PLEASURE GARDEN

In 1749, Pehr Kalm wrote a travel journal in which he gives lengthy descriptions of the agricultural practices and the kitchen gardens of the inhabitants of New France, but he mentions no ornamental plants. Yet, forty years later, Thomas Anbury published his own travel journal.

In the Governor’s Garden, flowers appropriate to the 18<sup>th</sup> century are concentrated in the pleasure garden, but they can also be found in the other plots and along the walls. In the plots along Notre-Dame street, which were created in the 19th century when the Museum first opened, the plants are those one would find in a Victorian garden. These include peonies, day lilies, hortentias, hostas and astilbes.

This plant was know in New France mainly for its medicinal properties. Indeed, yarrow has been used for millennia to cure wounds, ulcers and bleeding haemorrhoids. In North America, most Native groups used it. They called it “squirrel tail” because of the shape of its leaves. Its essential oil acts as an anti-inflammatory. Yarrow infusion can be used in compresses to treat wounds.

Called Dianthus, divine flower, by the Greek philosopher and botanist Theophrastus, it has been grown for over 2000 years for its scent and its beauty. In ancient Rome, it was known as Jupiter’s flower. In China, it was used for its medicinal properties and is mentioned in ancient Chinese herbaria as a treatment for urinary tract infections. It was also very popular in 17th century France where its cultivation fascinated rich and poor alike. This interest continued until the early 20th century.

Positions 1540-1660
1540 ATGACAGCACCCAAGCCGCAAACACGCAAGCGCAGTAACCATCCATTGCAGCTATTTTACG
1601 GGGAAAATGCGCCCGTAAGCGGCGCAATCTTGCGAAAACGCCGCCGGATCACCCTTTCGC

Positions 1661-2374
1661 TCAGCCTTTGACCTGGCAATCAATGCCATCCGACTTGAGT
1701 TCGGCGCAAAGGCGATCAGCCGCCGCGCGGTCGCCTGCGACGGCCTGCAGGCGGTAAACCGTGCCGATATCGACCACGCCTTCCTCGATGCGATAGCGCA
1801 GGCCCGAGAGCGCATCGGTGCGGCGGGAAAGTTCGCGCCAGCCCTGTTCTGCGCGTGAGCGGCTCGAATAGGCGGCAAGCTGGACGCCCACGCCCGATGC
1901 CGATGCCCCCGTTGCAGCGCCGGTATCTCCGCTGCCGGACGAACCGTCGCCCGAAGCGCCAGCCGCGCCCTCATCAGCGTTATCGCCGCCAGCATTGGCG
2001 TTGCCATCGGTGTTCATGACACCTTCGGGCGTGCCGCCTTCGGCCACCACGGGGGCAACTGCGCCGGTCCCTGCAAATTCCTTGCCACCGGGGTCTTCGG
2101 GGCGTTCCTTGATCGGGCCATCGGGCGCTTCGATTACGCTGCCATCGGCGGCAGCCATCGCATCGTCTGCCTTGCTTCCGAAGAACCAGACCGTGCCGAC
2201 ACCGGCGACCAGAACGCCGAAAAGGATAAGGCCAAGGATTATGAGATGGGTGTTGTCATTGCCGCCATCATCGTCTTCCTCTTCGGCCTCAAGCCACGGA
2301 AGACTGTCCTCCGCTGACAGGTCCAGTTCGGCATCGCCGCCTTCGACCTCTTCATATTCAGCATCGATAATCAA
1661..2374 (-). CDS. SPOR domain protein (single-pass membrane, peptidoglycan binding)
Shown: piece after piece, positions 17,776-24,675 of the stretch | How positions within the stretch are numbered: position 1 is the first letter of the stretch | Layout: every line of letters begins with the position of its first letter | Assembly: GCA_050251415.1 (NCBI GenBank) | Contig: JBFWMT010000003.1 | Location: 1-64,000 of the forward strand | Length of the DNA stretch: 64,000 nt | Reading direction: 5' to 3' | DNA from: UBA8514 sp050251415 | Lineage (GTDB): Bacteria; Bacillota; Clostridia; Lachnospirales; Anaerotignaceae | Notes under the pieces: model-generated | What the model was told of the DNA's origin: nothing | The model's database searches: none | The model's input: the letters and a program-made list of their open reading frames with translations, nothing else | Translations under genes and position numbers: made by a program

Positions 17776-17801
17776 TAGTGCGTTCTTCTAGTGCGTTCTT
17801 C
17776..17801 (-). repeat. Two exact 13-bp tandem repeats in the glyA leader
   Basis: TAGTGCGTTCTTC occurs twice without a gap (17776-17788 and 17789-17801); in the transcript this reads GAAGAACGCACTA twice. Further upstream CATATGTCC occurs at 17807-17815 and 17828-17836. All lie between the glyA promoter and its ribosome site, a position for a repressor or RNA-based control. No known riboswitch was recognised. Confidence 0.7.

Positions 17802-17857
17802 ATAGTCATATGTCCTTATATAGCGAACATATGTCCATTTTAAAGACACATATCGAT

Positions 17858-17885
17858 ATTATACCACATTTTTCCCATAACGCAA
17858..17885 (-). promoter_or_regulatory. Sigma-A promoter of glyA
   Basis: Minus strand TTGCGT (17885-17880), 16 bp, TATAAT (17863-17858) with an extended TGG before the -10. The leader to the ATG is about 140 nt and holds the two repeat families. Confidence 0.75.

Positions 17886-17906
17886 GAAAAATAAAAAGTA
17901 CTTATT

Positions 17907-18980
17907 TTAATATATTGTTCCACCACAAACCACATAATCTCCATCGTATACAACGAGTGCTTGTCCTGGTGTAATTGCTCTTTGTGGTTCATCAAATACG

The daylily originated in north-east Asia. It was brought to Europe as an ornamental plant and was naturalized in North America. It blooms for only one day and produces no seeds. It spreads when plant bits take root.

Various forms of iris have been grown since the dawn of time. It can be seen on the walls of 4000-year-old Egyptian temples. In the Middle Ages it was used for its medicinal properties as well as its aromatic properties in the case of species with roots which, when ground up, smell like violets. It is the flower of Florence and of Tuscany. In France, in 1147, Louis VII adopted the yellow iris as the emblem of France. The iris spread across the entire northern hemisphere and includes many different species, perennials as well as bulbs. The latter include the blue flag which grows naturally in every region of Québec. Indeed, it is the floral emblem of Québec.

Belonging to the same family as the Jerusalem artichoke, this flower originated in Central America when it was being cultivated 3000 years ago. The plant can reach up to 3 metres in height and its flower can grow to 80 cm across. The sunflower owes its name to its ability to face the sun all day. The Iroquoians grew it for its seeds. In Europe, the sunflower was initially considered an oddity, then as snack food. Its widespread cultivation began in the 19th century and quite early in Québec.